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  • Writer's pictureSBE VIT

The Mystery of Camouflage

Camouflage: The natural disguise of animals, helping them to prey on others, or not become their predator’s next meal. Camouflage is a frequent sight in the animal kingdom, from the leopard’s spotted coat to the leaf mimic katydid’s wings. Most animals generally aim for crypsis, i.e. the ability to avoid observation by other animals. Some animals like chameleons change their colour to express their emotions. Others, like squid use camouflage to communicate their secrets in the middle of a large crowd.

Chameleons do camouflage to blend in with their environment, but as many of them can run at approximately 21 miles per hour, they can easily avoid their predators. The specialized cells that form the skin-the chromatophores, are how they change their colour. Dermis layer of the skin has different types of chromatophores. Xanthophores contain yellow pigment. Erythrophores contain red pigment, which is generally responsible for the stripes, and melanophores contain melanin, the pigment which is also found in human cells.


Although there are many green chameleons, they do not have any green pigment in their skin cells. This spiked the curiosity of Michel Milinkovitch, an evolutionary geneticist and biophysicist. He and his University of Geneva colleagues came across another layer of skin cell beneath the pigmentary cells. Those were found to be iridophores- cells with nanoscale guanine crystals arranged in triangular lattice. Under different conditions of pressure and chemicals, these crystals alter the spacing between them, which in turn affects the colour of light they reflect. Their colour changes due to changes in hormones in their body. In neutral state the crystals are tightly packed together and green or blue colour is observed. When the crystals move further apart, yellow, orange and red wavelengths are reflected. This implies a state of excitement- the chameleon is showing aggression or a desire to mate. To show that the chameleon is submissive, it disperses melanin into its upper skin layers giving it a dark appearance.

Cephalopods are often called chameleons of the sea. They include squids, octopuses, cuttlefish etc. Impressively, they change colour faster than chameleons since their chromatophores are controlled neurally. The chromatophores are present right under the skin and contain black, brown, red, orange or yellow pigments. In chameleons, cells change colour as pigments move around in them. In Cephalopods however, chromatophores are an elastic saccule that holds a pigment and they have 15-25 muscles attached to this saccule. When the muscles contract the saccule stretches, allowing the pigment inside to cover a large area. Fully expanded chromatophores are up to 1.5mm in diameter in squid and 0.3mm in cuttlefish. Each chromatophore is attached to a nerve ending. The animal can hence increase the size of one saccule while it decreases the size of another right next to it. This allows them to make complex patterns, like zebra stripes. Male cuttlefish display them to show aggressiveness.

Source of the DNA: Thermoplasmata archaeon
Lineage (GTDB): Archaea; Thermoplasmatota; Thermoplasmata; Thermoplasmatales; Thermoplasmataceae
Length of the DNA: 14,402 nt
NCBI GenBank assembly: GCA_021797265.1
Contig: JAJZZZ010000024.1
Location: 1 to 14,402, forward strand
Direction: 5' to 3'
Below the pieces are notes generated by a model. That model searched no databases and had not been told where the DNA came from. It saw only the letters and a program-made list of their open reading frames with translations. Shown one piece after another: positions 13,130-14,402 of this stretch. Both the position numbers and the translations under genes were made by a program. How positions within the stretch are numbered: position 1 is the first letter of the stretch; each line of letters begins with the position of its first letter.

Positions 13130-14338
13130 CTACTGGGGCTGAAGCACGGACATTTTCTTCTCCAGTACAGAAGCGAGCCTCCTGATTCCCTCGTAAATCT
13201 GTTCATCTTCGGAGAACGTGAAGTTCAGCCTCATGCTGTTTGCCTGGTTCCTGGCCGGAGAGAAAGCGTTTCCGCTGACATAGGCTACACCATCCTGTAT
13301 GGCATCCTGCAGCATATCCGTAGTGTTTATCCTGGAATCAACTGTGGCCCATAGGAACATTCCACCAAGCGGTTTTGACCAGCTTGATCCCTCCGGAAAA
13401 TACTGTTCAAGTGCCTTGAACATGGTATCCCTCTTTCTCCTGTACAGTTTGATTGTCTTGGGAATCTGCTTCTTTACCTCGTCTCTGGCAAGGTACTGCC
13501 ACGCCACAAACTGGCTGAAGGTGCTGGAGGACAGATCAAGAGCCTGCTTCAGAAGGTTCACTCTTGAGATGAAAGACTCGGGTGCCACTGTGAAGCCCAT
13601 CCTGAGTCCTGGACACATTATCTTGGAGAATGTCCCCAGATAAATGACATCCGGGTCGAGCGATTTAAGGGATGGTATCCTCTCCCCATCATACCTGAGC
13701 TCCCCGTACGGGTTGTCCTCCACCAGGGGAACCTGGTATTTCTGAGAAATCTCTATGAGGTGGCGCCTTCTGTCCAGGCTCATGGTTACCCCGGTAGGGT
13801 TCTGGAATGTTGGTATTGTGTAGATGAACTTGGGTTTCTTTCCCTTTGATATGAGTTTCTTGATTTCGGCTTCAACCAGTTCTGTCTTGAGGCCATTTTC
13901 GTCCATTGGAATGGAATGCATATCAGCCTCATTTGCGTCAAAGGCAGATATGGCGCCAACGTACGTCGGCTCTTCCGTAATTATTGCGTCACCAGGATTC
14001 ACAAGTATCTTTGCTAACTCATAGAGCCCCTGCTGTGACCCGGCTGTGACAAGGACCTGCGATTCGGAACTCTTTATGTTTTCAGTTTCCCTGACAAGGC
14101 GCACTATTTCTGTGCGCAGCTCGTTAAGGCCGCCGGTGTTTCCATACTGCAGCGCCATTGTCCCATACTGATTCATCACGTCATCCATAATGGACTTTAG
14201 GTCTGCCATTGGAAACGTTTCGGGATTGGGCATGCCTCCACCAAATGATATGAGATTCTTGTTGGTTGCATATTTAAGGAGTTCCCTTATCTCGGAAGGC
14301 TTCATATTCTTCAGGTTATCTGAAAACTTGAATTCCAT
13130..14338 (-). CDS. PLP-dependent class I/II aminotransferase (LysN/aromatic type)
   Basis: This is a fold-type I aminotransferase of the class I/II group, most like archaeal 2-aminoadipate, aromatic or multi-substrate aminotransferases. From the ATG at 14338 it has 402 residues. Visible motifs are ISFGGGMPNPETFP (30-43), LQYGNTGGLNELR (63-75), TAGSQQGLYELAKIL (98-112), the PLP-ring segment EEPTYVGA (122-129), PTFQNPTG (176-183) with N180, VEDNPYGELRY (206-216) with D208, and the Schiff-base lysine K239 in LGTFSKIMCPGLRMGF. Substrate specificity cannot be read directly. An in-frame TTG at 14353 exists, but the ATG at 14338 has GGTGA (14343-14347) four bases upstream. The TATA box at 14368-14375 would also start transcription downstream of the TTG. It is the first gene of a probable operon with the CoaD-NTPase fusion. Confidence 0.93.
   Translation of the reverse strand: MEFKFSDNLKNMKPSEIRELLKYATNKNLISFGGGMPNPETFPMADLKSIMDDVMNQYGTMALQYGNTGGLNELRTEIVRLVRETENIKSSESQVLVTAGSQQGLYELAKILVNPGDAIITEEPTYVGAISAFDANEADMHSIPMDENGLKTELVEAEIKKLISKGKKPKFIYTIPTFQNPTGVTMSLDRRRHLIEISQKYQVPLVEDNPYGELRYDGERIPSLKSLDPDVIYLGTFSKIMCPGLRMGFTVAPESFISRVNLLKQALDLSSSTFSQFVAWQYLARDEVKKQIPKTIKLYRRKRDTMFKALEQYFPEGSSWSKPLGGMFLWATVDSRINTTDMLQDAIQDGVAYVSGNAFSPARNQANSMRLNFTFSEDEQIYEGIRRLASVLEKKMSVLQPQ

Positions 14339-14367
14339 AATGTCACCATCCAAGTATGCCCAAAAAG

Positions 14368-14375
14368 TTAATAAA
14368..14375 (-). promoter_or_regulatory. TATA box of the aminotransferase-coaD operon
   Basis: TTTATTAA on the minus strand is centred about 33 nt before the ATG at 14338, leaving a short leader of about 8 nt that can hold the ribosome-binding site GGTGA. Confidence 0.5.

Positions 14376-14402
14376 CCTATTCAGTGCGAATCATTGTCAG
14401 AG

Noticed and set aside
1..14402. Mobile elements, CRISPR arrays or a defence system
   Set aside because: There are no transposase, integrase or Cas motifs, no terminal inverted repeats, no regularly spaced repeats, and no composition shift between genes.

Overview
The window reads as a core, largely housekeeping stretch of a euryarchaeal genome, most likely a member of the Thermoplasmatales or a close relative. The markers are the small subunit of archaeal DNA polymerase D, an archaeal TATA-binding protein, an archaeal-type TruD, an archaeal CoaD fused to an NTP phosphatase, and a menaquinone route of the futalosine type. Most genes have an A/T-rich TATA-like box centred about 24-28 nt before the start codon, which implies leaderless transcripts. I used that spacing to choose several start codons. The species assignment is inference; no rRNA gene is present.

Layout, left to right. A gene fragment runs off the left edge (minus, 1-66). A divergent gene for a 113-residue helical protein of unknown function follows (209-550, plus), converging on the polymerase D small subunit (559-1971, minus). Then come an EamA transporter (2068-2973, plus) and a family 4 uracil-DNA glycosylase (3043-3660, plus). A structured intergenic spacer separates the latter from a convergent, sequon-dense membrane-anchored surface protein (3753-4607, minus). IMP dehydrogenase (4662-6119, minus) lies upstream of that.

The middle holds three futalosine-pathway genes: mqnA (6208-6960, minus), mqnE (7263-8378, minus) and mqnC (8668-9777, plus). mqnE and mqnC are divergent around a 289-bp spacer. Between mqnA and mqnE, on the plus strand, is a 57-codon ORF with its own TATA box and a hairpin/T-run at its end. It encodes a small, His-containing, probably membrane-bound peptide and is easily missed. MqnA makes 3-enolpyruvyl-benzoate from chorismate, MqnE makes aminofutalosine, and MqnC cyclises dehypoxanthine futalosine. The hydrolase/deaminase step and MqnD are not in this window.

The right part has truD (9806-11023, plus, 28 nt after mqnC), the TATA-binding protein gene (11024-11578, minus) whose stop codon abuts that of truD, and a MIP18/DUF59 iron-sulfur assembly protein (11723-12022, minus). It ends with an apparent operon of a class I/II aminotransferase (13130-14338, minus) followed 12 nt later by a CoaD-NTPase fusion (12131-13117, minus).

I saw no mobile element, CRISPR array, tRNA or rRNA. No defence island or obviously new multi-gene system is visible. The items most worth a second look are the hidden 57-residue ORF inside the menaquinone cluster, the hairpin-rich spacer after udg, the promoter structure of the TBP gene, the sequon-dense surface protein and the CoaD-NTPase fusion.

Cephalopod - Male Cuttlefish

Under the layer of chromatophores, there is a layer of iridophore cells. These cephalopods can control the wavelength of light that is reflected by them. As a result the multiple rays add up in precise ways and reinforce each other producing intense bursts of colour, known as iridescence. This is how we see the metallic looking greens, blues and gold colours in some species. Iridophore cells not only produce iridescence, they also polarize the light. Squids and their relatives have eyes that are sensitive to polarized light, whereas their predators do not. This polarized light remains unaffected by chromatophores. Hence, these clever cephalopods can send signals to each other, while staying invisible to the nearby hunters.

Leucophores are the last layer of cells. They are flattened, branched cells that are believed to scatter and reflect incoming light. Hence, the color of the leucophores will reflect the predominant wavelength of light in the environment. For instance, if the animal is near the surface, there is an abundance of white light, the cells will be white. In deeper water, where blue light is abundant, they will be blue. Photophore are cells responsible for bioluminescence. They produce light with the help of chemical reactions. Some species have luminescent bacteria in sacs for the same purpose. Different cephalopods in diverse environments use various combinations of cells to produce color change. The displays can be spectacular sometimes, where they flash their entire body’s chromatophores at once, varying between pale and dark red as fast as four times per second.

The Golden Tortoise Beetle, found in Central America, is the first known insect to demonstrate rapid and controlled colour change. These smooth beetles have a transparent shell, made of thin plates, engraved with tiny grooves. The insect can fill these grooves with a red fluid, that makes the plates reflective, so that they take on a golden metallic shade. But if the beetle is agitated or mating, it drains the fluid, showing the red pigmentation below.

Golden Tortoise Beetle

The ability to change colour is essential for the survival of many animals. To hunt for food without being identified, to mimic another to avoid being eaten, or to just find a mate. Taking inspiration from these animals us humans have also incorporated camouflage in our lives. Military uniforms, aircrafts, ground vehicles and other equipment are successful in deceiving the eye with the help of camouflage, ensuring survival for our fellow humans at war too.

- written by Shikha Mimani

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